That works out to an approximately 25 percent increase in flagship handset prices, depending on the particular range. This certainly outpaces the roughly 10 percent inflation that the US dollar has seen over the same period. What this means is that your typical flagship smartphone is indeed more expensive in real terms than what an equivalent device cost 5 years ago, but there are probably some good reasons for this.
New hardware increasing costs?
Of course, the typical smartphone from 2012 barely resembles the new announcements from the likes of LG, Samsung, and Sony. Not only are hardware specifications greatly improved in terms of performance, but the build quality and materials used in today’s smartphones certainly seem more expensive than the plastics found older generation handsets.
Furthermore, smartphones are packing in a larger array of features these days, each of which requires more hardware and additional development resources. Between fingerprint scanners, fast charging technology, better audio components, and other extras, there’s more technology packed into our phones than ever. And that’s not including any increases in processor, display, or memory technology prices over the past few years
Superior build materials and new features, such as fingerprint scanners and fast charging technology, would surely have added to the manufacturing costs of handsets over the years. Right?
When we look at the estimated bill of materials for Samsung’s Galaxy S series, we can see a steady incline over a number of generations. The Galaxy S2 was calculated to have cost around $215 in raw materials, while the Galaxy S6 edge is presumed to have cost around $284 in components. That’s a 32 percent increase between the two, while the regular Galaxy S7 has seen a 19 percent increase in comparison to the Galaxy S2’s costs. Remember, these figures don’t include hardware and software developer staffing costs either, which may well have risen too.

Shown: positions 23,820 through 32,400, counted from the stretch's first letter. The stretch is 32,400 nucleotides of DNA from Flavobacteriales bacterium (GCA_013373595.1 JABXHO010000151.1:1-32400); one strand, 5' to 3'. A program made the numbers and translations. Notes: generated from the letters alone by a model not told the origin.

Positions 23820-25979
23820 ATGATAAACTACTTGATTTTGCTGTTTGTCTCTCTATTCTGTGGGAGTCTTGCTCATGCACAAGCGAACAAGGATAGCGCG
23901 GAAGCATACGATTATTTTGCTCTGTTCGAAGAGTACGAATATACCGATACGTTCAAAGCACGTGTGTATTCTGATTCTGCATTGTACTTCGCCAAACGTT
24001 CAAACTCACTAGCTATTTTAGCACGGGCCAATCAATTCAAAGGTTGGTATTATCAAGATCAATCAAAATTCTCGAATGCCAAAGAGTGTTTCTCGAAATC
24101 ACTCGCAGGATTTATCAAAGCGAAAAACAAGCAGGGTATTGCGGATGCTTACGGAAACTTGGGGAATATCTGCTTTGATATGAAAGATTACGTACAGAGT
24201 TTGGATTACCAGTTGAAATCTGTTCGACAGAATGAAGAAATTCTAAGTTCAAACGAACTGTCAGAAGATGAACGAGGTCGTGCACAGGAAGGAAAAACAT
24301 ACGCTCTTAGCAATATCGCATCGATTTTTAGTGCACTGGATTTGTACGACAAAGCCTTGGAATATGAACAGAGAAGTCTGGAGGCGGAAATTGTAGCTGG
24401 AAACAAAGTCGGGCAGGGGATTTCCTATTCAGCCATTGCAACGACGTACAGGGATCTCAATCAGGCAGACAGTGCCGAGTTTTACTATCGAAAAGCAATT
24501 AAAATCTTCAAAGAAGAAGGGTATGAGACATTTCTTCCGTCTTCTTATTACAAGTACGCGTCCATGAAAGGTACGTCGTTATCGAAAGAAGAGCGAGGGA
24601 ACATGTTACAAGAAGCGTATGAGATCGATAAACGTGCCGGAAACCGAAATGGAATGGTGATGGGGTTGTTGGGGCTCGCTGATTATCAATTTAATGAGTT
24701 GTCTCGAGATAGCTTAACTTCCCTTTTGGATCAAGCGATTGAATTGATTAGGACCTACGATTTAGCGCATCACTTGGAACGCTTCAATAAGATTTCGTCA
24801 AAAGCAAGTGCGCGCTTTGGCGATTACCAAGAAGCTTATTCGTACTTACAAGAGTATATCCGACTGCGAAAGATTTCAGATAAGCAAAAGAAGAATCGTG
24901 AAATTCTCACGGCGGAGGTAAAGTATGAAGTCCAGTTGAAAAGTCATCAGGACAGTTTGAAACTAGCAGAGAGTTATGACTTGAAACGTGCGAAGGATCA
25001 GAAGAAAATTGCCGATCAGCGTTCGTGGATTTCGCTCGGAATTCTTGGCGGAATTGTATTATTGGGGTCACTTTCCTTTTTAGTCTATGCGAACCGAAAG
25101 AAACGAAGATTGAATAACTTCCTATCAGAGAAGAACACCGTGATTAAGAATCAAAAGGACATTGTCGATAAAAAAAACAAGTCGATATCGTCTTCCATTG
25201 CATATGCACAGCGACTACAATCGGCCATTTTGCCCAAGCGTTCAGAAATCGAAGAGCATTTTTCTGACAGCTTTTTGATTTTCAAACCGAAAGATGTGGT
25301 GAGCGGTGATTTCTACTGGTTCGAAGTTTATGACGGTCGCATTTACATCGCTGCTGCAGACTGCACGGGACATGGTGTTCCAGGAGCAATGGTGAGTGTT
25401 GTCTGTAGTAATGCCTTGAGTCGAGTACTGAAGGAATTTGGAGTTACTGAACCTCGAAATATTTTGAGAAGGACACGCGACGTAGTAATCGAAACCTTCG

Factoring in all of the above, there seems to be a reasonable correlation between an increase in smartphone material costs and currency inflation, and the price of flagship handsets over the years. So although our flagship smartphones are certainly more expensive than half a decade ago, this doesn’t appear to be a result of profiteering. Not that we particularly would have expected that to be the case, given the competitive nature of the mobile market over the past few years.